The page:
Peter John ENRIGHT
Maureen Enright is accused of murdering her son Peter.
Police finish search for Inala boy not seen in 50 years
Police say they have not been able to find remains of a young boy not seen in
more than 50 years, who has become the subject of one of Australia’s oldest
Police have not been able to find any skeletal remains of Peter John Enright,
a little boy not seen in more than 50 years who has become the subject of
one of Australia’s oldest homicide probes.
The boy’s mother Maureen Anne Enright, 76, has been charged with her son’s
murder and has been remanded in custody.
Peter, who was autistic, has not been seen since 1968 or 1969 when he was aged
three to four.
Police last week began searching for the little boy’s remains at 35 Polaris St,
Inala, where his family have lived since 1966.
“Forensic officers examined areas of interest on the property over eight days,”
police said in a statement today.
“No skeletal remains were located.
“A 76-year-old woman was charged with murder on October 21. As the matter is
before court no further information is available at this time. Police continue
to encourage anyone with information to contact Crime Stoppers.”
It’s unclear if police found anything else of interest in relation to the
Police used ground-penetrating radar equipment to search the space under the
family’s house for the little boy.
Peter was the fourth of 11 children.
During an appeal for information last week, police said Peter’s siblings were
aware he was dead.
It’s understood people were told the little boy was sent to live with another
family, was given up for adoption or was put into a home.
Neighbours told The Courier-Mail they had heard family members arguing loudly at
the Polaris St home in recent months and it was understood one relative
approached police in August with information about the missing boy.
Homicide Detective Inspector Damien Hansen said police had found no proof Peter
was alive past 1968 or 1969. He was never reported missing.
Peter was born on June 17, 1965, to Michael and Maureen Enright. Michael died in
Det Insp Hansen said police had obtained records of Peter’s birth and had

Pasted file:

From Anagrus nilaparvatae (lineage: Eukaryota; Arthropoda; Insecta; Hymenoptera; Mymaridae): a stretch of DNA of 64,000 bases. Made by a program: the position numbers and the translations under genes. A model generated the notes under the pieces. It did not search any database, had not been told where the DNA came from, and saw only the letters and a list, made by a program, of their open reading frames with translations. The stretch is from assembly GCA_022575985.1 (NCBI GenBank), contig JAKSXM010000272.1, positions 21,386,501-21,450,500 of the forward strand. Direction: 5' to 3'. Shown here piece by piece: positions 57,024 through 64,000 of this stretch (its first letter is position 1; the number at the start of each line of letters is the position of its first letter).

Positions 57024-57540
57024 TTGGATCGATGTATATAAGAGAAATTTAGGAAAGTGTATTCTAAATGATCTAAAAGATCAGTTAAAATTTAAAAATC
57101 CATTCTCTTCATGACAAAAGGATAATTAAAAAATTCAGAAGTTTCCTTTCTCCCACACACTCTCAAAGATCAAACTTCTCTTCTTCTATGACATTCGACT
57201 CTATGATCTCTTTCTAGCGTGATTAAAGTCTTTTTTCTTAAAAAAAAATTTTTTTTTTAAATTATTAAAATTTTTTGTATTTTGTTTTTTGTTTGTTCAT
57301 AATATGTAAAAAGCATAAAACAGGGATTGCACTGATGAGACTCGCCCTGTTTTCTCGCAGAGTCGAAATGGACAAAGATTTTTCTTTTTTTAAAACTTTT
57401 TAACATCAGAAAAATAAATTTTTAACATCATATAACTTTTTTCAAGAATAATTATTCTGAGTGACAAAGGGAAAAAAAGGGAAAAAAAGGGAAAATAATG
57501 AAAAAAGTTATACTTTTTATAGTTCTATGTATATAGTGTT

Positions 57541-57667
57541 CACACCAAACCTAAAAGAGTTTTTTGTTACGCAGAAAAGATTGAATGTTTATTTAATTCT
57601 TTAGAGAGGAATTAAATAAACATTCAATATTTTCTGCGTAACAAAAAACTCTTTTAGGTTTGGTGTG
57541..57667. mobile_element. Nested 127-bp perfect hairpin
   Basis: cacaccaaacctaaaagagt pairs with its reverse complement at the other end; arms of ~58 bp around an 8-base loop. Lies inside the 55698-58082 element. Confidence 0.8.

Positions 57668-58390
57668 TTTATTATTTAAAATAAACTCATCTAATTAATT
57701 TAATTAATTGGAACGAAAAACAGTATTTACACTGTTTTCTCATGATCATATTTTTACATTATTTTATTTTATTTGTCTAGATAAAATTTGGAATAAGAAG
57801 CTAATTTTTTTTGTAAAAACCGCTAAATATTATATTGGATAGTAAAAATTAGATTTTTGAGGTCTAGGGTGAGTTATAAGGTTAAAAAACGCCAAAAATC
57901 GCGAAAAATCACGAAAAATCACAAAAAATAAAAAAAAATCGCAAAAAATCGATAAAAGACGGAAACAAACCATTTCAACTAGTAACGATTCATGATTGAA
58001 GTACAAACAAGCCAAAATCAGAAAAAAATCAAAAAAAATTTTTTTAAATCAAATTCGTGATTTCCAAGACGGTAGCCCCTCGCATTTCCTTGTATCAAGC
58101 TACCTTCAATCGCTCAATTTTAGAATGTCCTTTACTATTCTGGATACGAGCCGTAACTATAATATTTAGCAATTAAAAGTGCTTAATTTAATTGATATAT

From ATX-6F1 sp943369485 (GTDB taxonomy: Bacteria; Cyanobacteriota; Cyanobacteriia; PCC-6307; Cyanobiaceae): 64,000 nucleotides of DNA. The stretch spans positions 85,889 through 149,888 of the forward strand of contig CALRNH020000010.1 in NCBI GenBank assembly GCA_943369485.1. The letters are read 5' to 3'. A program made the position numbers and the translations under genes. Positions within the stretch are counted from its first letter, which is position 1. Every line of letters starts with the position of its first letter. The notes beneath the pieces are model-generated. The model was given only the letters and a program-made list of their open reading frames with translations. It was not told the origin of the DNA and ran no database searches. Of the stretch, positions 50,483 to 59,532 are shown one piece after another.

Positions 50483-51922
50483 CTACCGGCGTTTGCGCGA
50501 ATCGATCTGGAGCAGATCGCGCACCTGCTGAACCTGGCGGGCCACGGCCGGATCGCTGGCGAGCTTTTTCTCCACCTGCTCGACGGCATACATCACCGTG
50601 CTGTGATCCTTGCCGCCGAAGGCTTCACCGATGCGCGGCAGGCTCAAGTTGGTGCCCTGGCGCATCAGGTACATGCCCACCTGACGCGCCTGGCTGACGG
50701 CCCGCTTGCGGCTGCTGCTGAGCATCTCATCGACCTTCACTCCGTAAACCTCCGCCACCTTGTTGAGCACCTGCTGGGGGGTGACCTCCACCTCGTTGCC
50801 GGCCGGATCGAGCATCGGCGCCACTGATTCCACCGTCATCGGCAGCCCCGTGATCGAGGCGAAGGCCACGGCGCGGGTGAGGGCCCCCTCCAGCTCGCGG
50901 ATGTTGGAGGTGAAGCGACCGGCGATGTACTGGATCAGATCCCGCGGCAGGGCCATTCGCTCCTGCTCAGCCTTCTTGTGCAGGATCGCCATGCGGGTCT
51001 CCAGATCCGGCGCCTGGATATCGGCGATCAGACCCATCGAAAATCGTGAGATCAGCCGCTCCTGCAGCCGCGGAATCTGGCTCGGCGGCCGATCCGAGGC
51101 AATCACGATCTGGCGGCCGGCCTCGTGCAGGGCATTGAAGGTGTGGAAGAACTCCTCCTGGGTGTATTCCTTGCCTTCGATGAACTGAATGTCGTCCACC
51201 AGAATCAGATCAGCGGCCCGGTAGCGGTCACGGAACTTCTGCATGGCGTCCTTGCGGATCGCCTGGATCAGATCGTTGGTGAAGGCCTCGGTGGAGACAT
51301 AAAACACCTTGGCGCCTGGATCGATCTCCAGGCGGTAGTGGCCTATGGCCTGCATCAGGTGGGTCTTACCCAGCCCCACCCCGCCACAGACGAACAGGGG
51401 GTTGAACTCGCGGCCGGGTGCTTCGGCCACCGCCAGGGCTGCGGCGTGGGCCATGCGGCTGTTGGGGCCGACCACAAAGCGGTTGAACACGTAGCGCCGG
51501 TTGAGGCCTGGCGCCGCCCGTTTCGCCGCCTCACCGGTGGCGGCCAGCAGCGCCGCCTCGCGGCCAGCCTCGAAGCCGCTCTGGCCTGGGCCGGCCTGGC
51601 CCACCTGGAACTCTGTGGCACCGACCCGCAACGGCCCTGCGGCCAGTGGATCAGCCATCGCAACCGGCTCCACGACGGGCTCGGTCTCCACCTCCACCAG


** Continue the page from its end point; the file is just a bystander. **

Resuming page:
trawled adoption records but found no evidence of him being adopted.
“They (the family) are quite well known, some of the neighbours have been here
for a long time too and we’ve managed to track down some people who did live in
the street and knew the Enrights, had gone to school with Enright siblings and
have made contact with us,” he said.
“If there are people out there ... who have information please contact us.”
Crime Stoppers: 1800 333 000
Maureen Enright granted bail over young son's alleged murder
50 years ago
An elderly woman charged with murdering her son more than 50 years ago has been
granted bail, with a Queensland judge describing the case against her as almost
Maureen Enright, 76, was arrested in October and charged with the murder of her
son, Peter John Enright.
Police allege the boy was three or four years old at the time of his death at
Inala in either 1968 or 1969.
In the Supreme Court in Brisbane, Justice Peter Callaghan granted Ms Enright
bail, describing the crown case for murder as "at the very least, weak".
"In the face of my specific request, the DPP [Director of Public Prosecution]
cannot identify a case of murder against her," Justice Callaghan said.
"That allows me to conclude that the evidence against her is, at the very least,
"I might opine that it is not just weak but it is non-existent."
Prosecutor Mark Whitbread conceded there was no evidence about how the boy died.
"In respect of murder there is no evidence as to what mechanism caused the death
of the child," Mr Whitbread said.
"It really comes down to the child missing from a certain day and the various
versions given by Ms Enright as to where the child is that the Crown says can be
Outside court, defence barrister Andrew Bale said the genesis of the case seemed
to be "rumours and innuendos".
"I thought His Honour made some really strong observations, particularly in
relation to the complete lack of a Crown case against her for the offence of
murder," Mr Bale said.
"From our perspective we'll be maintaining the pressure that this elderly and
unwell lady has no case to answer and should be left alone."
Mr Bale said Ms Enright has not been coping well in custody, and her family was
relieved by today's decision.
"Her family are delighted that mum can come home, but there is a long road to go
yet," Mr Bale said.
"She's got a lot of hurdles to face from here on, but it's an important step
today to at least get her out so she can go back to be with family so she can
get the support and treatment she needs."
Justice Callaghan granted Ms Enright bail with conditions.
"It is not suggested that Ms Enright, who is of advanced years, is someone who
might commit further offences were she to be granted bail," Justice Callaghan
told the court.
"Whilst there is always an incentive for someone charged with murder to abscond
it is also not contended there is any realistic danger of her failing to